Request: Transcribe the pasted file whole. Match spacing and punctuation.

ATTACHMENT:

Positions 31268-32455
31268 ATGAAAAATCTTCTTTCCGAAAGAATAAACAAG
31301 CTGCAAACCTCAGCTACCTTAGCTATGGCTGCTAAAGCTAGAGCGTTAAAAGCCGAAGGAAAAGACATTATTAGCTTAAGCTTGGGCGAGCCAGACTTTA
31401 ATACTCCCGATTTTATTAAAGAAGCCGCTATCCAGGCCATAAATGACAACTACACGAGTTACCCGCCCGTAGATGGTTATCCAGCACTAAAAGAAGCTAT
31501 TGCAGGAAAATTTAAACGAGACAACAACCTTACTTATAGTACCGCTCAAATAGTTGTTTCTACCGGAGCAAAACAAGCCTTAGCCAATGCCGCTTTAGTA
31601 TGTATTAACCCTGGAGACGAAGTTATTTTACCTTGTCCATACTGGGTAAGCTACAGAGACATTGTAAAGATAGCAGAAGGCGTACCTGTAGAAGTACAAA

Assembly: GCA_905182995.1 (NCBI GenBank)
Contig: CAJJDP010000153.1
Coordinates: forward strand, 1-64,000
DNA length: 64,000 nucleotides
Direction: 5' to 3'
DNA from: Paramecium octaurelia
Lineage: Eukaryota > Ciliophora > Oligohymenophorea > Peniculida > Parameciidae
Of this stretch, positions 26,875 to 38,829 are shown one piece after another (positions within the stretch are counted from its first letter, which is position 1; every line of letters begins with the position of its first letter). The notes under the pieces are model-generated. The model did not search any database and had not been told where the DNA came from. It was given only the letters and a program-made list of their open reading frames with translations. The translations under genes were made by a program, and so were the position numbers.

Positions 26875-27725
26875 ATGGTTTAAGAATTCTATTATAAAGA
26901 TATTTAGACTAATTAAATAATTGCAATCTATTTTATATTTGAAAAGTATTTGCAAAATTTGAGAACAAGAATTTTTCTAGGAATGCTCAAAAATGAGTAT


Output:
Positions 31268-32455
31268 ATGAAAAATCTTCTTTCCGAAAGAATAAACAAG
31301 CTGCAAACCTCAGCTACCTTAGCTATGGCTGCTAAAGCTAGAGCGTTAAAAGCCGAAGGAAAAGACATTATTAGCTTAAGCTTGGGCGAGCCAGACTTTA
31401 ATACTCCCGATTTTATTAAAGAAGCCGCTATCCAGGCCATAAATGACAACTACACGAGTTACCCGCCCGTAGATGGTTATCCAGCACTAAAAGAAGCTAT
31501 TGCAGGAAAATTTAAACGAGACAACAACCTTACTTATAGTACCGCTCAAATAGTTGTTTCTACCGGAGCAAAACAAGCCTTAGCCAATGCCGCTTTAGTA
31601 TGTATTAACCCTGGAGACGAAGTTATTTTACCTTGTCCATACTGGGTAAGCTACAGAGACATTGTAAAGATAGCAGAAGGCGTACCTGTAGAAGTACAAA

Assembly: GCA_905182995.1 (NCBI GenBank)
Contig: CAJJDP010000153.1
Coordinates: forward strand, 1-64,000
DNA length: 64,000 nucleotides
Direction: 5' to 3'
DNA from: Paramecium octaurelia
Lineage: Eukaryota > Ciliophora > Oligohymenophorea > Peniculida > Parameciidae
Of this stretch, positions 26,875 to 38,829 are shown one piece after another (positions within the stretch are counted from its first letter, which is position 1; every line of letters begins with the position of its first letter). The notes under the pieces are model-generated. The model did not search any database and had not been told where the DNA came from. It was given only the letters and a program-made list of their open reading frames with translations. The translations under genes were made by a program, and so were the position numbers.

Positions 26875-27725
26875 ATGGTTTAAGAATTCTATTATAAAGA
26901 TATTTAGACTAATTAAATAATTGCAATCTATTTTATATTTGAAAAGTATTTGCAAAATTTGAGAACAAGAATTTTTCTAGGAATGCTCAAAAATGAGTAT